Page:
Genipin crosslinked collagen microfluidic scaffolds form stable microvessels in vitro using human endothelial cells
Chan, Kelvin Lim-sum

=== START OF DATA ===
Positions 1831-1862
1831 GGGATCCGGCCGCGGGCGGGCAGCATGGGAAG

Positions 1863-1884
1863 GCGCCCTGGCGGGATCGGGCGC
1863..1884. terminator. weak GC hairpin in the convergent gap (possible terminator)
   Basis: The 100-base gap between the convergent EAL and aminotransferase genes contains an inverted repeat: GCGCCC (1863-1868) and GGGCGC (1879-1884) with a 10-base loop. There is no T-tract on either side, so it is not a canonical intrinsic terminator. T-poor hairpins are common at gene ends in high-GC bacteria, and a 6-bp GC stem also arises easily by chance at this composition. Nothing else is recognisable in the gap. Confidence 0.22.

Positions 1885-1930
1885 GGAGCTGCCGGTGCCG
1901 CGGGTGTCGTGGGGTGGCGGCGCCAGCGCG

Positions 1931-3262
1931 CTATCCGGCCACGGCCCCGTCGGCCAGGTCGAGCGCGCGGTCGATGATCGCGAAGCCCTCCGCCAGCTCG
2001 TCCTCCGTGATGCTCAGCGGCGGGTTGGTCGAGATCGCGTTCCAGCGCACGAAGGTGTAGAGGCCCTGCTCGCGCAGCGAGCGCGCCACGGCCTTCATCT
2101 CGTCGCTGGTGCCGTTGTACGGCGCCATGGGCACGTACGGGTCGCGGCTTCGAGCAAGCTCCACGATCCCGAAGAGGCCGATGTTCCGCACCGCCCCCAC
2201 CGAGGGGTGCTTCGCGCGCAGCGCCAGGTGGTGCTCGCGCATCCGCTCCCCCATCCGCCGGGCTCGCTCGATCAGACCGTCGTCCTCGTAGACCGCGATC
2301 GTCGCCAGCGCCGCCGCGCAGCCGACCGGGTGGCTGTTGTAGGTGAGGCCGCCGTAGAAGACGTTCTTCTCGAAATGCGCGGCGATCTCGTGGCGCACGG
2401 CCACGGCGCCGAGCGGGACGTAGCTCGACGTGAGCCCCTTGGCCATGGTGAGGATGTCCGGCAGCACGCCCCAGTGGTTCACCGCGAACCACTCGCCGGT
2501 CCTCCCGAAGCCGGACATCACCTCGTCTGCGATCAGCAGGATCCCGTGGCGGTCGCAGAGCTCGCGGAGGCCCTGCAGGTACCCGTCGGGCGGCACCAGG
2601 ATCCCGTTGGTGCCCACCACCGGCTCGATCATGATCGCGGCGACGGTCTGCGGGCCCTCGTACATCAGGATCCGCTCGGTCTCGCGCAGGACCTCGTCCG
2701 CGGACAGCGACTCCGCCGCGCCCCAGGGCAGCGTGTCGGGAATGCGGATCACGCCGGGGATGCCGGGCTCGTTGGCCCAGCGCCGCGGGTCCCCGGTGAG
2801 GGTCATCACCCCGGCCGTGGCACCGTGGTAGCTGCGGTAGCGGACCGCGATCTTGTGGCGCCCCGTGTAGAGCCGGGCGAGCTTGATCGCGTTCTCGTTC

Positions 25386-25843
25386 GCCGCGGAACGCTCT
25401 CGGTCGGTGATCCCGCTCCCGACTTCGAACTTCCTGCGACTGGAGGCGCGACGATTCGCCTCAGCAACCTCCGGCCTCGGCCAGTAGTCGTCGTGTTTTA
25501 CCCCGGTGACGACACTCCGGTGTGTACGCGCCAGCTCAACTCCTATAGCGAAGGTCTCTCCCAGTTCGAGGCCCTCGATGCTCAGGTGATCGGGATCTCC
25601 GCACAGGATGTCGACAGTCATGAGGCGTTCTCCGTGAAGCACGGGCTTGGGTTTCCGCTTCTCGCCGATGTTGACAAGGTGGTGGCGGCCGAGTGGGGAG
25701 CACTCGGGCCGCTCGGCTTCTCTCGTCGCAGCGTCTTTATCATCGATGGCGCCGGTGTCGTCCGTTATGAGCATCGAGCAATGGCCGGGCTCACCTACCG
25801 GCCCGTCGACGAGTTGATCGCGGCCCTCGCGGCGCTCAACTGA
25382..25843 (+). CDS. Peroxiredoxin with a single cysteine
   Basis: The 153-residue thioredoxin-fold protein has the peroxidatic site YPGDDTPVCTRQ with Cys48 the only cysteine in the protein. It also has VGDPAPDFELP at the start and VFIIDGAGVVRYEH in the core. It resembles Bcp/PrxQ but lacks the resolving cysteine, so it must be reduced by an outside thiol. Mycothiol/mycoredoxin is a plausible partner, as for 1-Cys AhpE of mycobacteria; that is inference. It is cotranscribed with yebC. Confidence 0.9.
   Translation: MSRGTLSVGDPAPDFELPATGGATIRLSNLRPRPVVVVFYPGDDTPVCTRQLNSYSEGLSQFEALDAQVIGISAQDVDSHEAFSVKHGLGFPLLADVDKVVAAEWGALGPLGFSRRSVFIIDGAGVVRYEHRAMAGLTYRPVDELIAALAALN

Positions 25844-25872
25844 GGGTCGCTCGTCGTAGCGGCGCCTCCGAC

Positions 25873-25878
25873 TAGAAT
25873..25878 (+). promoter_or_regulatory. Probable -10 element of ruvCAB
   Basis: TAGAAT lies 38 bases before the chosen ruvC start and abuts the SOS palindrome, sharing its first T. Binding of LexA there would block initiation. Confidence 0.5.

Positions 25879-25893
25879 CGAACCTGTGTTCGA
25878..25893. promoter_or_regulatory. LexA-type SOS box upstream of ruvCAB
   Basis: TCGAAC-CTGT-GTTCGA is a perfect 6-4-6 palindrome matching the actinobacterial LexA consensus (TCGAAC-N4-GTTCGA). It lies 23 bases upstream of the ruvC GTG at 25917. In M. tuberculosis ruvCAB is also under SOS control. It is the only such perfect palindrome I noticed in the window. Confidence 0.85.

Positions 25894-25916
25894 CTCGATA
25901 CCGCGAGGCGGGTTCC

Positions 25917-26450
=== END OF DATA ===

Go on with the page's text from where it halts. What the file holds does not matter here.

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Reconstituted collagen gels represent an ideal choice for the development of clinically relevant engineered vascularized scaffolds, but are typically too mechanically weak to resist deformation. The chemical crosslinker, genipin, has been used to increase the mechanical strength, reduce immunogenicity of tissues in vivo, and protect collagen against enzymatic degradation in vivo. It is not fully clear what effects genipin fixation of type I collagen gels has on human endothelial cell functionalized in vascularized scaffolds in vitro. We compared the vascular leakage of fluorescent solutes, lifespan, and viability of control, 1, and 20 mM genipin treated scaffolds under stable perfusion conditions and found no negative effects due to the genipin fixation of scaffolds. We subjected microvessels to two stressful perfusion conditions by reducing shear stress and by eliminating a positive transmural pressure. Interestingly the genipin treated scaffolds supported vessels with superior morphological stability and lifespan compared to control scaffolds. This study demonstrates that genipin fixed collagen scaffolds permit normal endothelial cell physiology and stabilize endothelial microvessels subjected to stressful perfusion conditions in vitro.
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